Anna Karenina review: Anna Karenina: Ravishing Keira Knightley is hard to adore

Anna Karenina: Ravishing Keira Knightley is hard to adore

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UPDATED:

22:38 GMT, 6 September 2012

Anna Karenina (12A)

Verdict: Beautiful but unmoving

Rating: 3 Star Rating

Films don’t come more glamorous than
this. Leo Tolstoy’s romantic tragedy has been filmed many times before,
but it’s never looked lovelier.

Nor has Anna. Keira Knightley when lit like this, is a screen goddess.

As her paramour Count Vronsky, Aaron
Taylor-Johnson is attractive, too, even if he’s blond and pretty rather
than, as Tolstoy described, dark and dangerous.

Star cast: Jude Law (left) stars as Alexei Karenin and Keira Knightley (right) stars as Anna in Joe Wright's Anna Karenina

Star cast: Jude Law (left) stars as Alexei Karenin and Keira Knightley (right) stars as Anna in Joe Wright's Anna Karenina

The story of their affair is as exquisitely framed as a Vogue fashion shoot — and as unmoving.

This Anna is vain and petulant, rather
than liberated ahead of her time, and Vronsky seems more in love with
himself than with her.

Jude Law — excellent as Anna’s wronged
husband, a socially aware cove who serves as a government minister — is
infinitely more sympathetic.

Another problem is that the two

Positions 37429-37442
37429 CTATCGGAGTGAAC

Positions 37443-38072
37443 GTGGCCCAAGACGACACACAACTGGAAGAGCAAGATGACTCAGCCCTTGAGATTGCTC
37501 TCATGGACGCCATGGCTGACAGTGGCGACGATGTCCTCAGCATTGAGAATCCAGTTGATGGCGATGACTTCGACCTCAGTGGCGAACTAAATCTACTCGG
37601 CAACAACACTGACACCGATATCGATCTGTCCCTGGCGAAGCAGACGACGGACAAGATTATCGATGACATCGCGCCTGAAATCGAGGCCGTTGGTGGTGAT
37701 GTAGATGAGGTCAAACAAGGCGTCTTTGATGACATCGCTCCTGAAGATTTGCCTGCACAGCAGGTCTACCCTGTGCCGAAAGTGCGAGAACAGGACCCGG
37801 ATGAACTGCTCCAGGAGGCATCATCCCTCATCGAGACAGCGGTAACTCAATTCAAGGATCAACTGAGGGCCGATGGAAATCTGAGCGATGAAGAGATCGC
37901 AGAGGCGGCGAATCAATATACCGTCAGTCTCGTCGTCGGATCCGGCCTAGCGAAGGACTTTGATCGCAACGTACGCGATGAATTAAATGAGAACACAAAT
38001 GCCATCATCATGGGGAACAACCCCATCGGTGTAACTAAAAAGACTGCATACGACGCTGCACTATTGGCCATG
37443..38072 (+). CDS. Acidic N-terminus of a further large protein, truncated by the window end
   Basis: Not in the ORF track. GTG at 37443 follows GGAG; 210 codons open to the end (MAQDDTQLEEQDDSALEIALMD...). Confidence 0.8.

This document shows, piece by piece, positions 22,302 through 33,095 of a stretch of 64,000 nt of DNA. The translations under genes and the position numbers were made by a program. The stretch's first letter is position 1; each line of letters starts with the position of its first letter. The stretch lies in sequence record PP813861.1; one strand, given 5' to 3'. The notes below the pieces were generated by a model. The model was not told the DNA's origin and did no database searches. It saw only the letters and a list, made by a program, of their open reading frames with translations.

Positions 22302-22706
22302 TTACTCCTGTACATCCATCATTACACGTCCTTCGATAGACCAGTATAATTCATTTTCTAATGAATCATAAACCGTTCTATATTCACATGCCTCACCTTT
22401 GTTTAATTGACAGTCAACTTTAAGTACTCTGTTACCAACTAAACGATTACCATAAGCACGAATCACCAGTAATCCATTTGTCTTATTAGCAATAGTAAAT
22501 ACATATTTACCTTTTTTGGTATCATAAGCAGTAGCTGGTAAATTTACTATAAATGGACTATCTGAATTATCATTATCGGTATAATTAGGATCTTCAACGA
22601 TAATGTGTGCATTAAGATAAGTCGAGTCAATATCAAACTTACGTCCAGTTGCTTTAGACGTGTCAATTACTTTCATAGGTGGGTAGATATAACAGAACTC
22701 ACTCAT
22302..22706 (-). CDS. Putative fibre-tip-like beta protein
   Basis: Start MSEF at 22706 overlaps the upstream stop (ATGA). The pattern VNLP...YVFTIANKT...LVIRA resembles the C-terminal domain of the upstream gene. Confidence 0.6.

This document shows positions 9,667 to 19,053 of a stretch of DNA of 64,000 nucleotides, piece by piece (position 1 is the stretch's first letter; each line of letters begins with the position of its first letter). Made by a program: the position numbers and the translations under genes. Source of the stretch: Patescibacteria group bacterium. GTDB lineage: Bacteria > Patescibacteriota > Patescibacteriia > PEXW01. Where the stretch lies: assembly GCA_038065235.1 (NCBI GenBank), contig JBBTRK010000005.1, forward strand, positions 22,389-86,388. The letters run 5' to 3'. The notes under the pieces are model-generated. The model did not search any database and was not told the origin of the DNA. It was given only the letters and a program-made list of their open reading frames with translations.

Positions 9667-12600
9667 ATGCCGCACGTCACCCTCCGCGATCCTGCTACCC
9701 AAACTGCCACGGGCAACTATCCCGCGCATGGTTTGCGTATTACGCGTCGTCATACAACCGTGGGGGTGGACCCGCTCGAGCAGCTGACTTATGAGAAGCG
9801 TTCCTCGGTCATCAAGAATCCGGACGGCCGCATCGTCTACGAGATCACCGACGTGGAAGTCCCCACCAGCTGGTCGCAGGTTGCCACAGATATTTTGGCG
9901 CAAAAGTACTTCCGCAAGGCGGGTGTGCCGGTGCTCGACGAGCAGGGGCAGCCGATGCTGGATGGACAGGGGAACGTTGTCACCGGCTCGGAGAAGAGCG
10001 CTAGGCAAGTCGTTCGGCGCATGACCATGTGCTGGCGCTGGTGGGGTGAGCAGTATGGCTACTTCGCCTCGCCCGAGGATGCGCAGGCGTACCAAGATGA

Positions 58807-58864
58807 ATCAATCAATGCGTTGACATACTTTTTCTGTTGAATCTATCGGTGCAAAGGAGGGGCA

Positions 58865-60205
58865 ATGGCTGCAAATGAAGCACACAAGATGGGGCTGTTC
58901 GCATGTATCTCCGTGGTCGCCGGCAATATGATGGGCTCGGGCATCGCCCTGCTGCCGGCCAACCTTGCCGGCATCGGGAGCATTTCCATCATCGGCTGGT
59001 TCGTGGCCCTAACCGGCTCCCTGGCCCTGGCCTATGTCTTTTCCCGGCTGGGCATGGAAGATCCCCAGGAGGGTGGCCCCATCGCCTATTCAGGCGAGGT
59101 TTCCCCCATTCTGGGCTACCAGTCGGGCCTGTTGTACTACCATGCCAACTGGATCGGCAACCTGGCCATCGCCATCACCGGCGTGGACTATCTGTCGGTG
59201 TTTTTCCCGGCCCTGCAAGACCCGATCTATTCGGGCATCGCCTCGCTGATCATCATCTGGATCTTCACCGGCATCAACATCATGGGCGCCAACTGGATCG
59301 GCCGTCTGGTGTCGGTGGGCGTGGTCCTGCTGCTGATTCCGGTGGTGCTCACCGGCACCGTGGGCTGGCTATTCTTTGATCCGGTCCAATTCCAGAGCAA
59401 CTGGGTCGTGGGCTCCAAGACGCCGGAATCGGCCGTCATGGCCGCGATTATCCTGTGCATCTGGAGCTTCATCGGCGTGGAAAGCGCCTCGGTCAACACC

subplots are more touching than the main plot. The pursuit of Princess
Kitty (Alicia Vikander) by idealistic farmer Levin (Domhnall Gleeson) is
sweet and unaffected.

Keira Knightley, is a screen goddess, but fails to to move the audience

Keira Knightley, is a screen goddess, but fails to to move the audience

And Kelly MacDonald steals the movie as Dolly, a woman unhappily married to Anna’s brother Oblonsky (Matthew Macfadyen).

The most affecting moment in the film
is when Dolly confides to Anna that she admires her rather than regards
her as a fallen woman: ‘I wish I’d done the same, but no one asked me.’

Many will rightly admire this film for
its look — costume designer Jacqueline Durran can prepare an
Oscar-sized space on her mantelpiece now.

But while it’s exquisite to look upon, it’s fatally low on feeling and high on a sense of its own intelligence.

A version of this review appeared in earlier editions.